Was this tax an "income tax" within the meaning of the Buck Act? In a prior case, Kentucky had held this tax was not an "income tax" within the meaning of the Constitution of Kentucky but was a tax upon the privilege of working within the City of Louisville. Louisville v. Sebree, 308 Ky. 420, 429-431, 214 S. W. 2d 248, 253-254. But the right to tax earnings within the area [344 U.S. 624, 629] was not given Kentucky in accordance with the Kentucky law as to what is an income tax. The grant was given within the definition of the Buck Act, and this was for any tax measured by net income, gross income, or gross receipts. In the instant case, the Kentucky Court of Appeals correctly stated that the question was whether the tax was an income tax within the meaning of the federal law. We hold that the tax authorized by this ordinance was an income tax within the meaning of the Buck Act. The City, it is conceded, can levy such a tax within its boundaries outside the federal area. By virtue of the Buck Act, the tax can be levied and collected within the federal area, just as if it were not a federal area.
Since the area is within the boundaries of the City of Louisville, and this tax is an income tax within the meaning of the Buck Act, the tax is valid. The judgment is
[ Footnote 2 ] "On and after July 1, 1950, every person, association, corporation or other entity engaged in any occupation, trade, profession, or other activity in the City shall pay into the Sinking Fund of the City for the purposes set forth under Section 91.200 of the Kentucky Revised Statutes as amended by an Act of the General Assembly of 1950, an annual license fee for the privilege of engaging in said activities, which license fee shall be measured by one per centum of (a) all salaries, wages, commissions and other compensations earned by every person in the City for work done or services performed or rendered in the City; and (b) the net profits of all businesses, professions, or occupations from activities conducted in the City." Ordinance 83, Series 1950, City of Louisville.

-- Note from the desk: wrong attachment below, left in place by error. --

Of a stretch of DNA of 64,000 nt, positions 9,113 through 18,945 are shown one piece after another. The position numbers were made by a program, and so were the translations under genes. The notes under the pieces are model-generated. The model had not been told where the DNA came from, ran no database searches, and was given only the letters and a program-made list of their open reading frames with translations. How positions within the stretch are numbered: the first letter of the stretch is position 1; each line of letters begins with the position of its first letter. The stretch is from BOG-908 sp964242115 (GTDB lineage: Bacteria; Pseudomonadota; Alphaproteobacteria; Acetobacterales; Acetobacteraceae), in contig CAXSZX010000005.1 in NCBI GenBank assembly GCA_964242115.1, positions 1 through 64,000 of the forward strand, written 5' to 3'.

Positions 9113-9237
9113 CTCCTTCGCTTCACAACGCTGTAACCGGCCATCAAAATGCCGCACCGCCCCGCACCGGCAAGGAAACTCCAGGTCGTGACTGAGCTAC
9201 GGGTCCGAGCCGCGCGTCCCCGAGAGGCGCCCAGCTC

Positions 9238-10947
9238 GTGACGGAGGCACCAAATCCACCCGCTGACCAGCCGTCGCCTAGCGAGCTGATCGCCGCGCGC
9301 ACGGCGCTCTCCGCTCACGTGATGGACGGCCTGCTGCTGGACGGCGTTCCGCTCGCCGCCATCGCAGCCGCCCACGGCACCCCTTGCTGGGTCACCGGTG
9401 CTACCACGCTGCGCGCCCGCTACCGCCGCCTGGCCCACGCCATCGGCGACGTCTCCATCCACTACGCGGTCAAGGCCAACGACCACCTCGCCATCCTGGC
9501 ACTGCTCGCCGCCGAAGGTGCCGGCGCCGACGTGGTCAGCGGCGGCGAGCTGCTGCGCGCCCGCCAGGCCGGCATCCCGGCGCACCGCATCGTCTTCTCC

MR. JUSTICE DOUGLAS, with whom MR. JUSTICE BLACK concurs, dissenting.
I have not been able to follow the argument that this tax is an "income tax" within the meaning of the Buck Act. It is by its terms a "license fee" levied on "the privilege" of engaging in certain activities. The tax is narrowly confined to salaries, wages, commissions and to the net profits of businesses, professions, and occupations. Many kinds of income are excluded, e. g., dividends, interest, capital gains. The exclusions emphasize that the tax is on the privilege of working or doing business in Louisville. That is the kind of a tax the Kentucky Court of Appeals held it to be. Louisville v. Sebree, 308 Ky. 420, 214 S. W. 2d 248. The Congress has not yet granted local authorities the right to tax the privilege of working for or doing business with the United States. [344 U.S. 624, 630]